orator


From The Collaborative International Dictionary of English v.0.48:

Orator \Or"a*tor\, n. [L., fr. orare to speak, utter. See
   Oration.]
   1. A public speaker; one who delivers an oration; especially,
      one distinguished for his skill and power as a public
      speaker; one who is eloquent.
      [1913 Webster]

            I am no orator, as Brutus is.         --Shak.
      [1913 Webster]

            Some orator renowned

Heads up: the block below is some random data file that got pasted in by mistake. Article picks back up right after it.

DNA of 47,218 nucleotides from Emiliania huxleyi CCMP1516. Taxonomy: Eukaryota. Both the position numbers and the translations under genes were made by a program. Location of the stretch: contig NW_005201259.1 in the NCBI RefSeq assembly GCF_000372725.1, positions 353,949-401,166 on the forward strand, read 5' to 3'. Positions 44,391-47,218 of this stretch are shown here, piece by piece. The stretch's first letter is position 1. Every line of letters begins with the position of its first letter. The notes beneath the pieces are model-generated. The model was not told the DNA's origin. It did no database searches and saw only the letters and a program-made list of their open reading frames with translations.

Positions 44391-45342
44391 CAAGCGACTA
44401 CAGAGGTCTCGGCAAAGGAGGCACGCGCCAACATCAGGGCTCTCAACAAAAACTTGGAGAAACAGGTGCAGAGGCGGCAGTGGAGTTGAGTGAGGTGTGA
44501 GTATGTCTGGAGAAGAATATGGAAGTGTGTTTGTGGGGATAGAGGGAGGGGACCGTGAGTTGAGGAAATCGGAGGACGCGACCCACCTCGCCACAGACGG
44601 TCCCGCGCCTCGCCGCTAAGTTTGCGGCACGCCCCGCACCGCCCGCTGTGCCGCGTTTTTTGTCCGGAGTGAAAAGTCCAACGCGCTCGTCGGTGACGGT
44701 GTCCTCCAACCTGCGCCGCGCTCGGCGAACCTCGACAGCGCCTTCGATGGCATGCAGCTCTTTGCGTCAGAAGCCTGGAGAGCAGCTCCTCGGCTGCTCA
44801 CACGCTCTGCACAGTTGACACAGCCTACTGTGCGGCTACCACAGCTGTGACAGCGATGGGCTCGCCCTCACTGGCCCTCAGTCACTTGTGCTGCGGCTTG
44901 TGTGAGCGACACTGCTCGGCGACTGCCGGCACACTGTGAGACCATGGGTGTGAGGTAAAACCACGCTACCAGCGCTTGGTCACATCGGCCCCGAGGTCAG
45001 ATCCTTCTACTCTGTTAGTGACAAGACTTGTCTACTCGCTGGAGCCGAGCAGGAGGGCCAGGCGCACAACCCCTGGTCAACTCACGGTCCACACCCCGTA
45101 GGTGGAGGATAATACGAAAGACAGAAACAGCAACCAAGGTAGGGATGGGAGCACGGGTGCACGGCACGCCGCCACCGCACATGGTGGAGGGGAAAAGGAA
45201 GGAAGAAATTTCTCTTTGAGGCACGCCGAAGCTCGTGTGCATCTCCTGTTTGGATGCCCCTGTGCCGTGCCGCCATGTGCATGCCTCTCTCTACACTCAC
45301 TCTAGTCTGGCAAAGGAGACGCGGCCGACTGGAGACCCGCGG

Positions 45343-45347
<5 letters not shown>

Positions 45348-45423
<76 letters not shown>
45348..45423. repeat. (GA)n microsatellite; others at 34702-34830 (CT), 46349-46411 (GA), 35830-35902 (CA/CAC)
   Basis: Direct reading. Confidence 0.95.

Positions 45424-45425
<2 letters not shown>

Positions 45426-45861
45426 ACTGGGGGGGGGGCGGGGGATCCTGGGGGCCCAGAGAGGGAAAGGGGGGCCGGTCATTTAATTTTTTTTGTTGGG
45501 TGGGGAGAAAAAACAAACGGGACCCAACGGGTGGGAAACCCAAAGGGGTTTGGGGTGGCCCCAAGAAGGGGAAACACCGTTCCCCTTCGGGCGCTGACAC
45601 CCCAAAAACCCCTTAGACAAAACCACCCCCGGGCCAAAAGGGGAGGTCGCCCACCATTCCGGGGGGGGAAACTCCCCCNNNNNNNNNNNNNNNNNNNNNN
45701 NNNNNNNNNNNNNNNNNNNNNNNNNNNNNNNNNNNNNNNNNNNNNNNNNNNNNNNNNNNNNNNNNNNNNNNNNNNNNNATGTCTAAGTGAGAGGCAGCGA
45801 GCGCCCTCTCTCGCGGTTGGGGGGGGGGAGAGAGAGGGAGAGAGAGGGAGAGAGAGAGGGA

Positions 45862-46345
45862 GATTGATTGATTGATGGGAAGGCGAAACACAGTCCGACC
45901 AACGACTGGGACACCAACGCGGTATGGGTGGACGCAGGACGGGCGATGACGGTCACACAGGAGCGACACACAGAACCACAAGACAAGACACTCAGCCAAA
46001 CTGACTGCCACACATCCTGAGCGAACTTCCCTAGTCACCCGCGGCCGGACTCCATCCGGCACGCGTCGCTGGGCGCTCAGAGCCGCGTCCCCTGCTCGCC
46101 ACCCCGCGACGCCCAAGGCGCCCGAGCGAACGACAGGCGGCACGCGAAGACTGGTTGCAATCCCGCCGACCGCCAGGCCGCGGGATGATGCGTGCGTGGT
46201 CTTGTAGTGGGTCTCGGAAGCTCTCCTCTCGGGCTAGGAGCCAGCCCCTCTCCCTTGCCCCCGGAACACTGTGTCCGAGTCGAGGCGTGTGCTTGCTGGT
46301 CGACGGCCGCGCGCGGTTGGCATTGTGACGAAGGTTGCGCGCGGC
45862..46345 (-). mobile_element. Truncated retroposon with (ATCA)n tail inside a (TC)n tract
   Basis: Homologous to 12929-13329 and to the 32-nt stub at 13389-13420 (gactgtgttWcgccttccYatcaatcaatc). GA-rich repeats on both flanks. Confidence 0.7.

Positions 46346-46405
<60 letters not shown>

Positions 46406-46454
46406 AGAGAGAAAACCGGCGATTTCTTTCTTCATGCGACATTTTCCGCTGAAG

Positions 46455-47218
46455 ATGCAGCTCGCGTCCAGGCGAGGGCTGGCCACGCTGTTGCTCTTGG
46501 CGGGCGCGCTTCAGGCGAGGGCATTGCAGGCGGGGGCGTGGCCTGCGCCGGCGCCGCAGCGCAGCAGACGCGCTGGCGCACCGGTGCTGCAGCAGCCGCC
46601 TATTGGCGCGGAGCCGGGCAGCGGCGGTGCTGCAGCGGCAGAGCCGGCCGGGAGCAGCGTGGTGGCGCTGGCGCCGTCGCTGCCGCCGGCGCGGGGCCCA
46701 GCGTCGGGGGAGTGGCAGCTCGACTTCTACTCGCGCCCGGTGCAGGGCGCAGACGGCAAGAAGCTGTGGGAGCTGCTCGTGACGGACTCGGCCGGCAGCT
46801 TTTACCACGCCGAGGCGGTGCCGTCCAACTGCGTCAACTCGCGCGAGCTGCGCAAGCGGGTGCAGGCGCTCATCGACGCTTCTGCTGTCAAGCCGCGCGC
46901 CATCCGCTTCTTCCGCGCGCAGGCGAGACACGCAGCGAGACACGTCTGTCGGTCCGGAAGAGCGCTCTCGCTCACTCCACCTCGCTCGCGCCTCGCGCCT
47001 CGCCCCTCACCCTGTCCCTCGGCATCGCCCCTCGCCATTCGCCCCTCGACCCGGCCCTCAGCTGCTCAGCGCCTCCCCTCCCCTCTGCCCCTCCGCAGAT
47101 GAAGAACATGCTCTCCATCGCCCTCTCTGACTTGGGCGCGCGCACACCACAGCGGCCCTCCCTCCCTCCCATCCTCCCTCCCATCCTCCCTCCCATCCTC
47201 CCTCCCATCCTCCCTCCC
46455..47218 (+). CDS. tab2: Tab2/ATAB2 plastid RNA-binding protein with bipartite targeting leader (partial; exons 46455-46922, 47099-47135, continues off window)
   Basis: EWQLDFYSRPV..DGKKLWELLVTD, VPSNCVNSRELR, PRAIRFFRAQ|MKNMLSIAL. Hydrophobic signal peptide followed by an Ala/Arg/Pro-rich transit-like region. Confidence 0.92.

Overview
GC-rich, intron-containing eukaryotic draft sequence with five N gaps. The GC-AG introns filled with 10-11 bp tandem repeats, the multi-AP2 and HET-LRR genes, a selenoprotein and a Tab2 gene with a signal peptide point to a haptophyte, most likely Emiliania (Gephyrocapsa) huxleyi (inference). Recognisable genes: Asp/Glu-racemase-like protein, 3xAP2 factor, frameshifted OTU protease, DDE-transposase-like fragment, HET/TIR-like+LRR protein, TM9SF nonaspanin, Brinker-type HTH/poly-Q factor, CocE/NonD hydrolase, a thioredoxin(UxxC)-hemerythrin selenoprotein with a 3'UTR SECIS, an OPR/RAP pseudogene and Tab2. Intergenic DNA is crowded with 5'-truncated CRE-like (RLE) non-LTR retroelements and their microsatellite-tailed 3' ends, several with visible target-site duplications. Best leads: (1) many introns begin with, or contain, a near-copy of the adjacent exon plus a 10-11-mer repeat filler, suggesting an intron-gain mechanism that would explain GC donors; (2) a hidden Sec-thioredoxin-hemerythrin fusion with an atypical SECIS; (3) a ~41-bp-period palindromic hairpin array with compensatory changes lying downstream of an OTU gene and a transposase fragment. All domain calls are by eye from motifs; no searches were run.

In Athens or free Rome.               --Milton.
      [1913 Webster]

   2. (Law)
      (a) In equity proceedings, one who prays for relief; a
          petitioner.
      (b) A plaintiff, or complainant, in a bill in chancery.
          --Burrill.
          [1913 Webster]

   3. (Eng. Universities) An officer who is the voice of the
      university upon all public occasions, who writes, reads,
      and records all letters of a public nature, presents, with
      an appropriate address, those persons on whom honorary
      degrees are to be conferred, and performs other like
      duties; -- called also public orator.
      [1913 Webster]
Feedback Form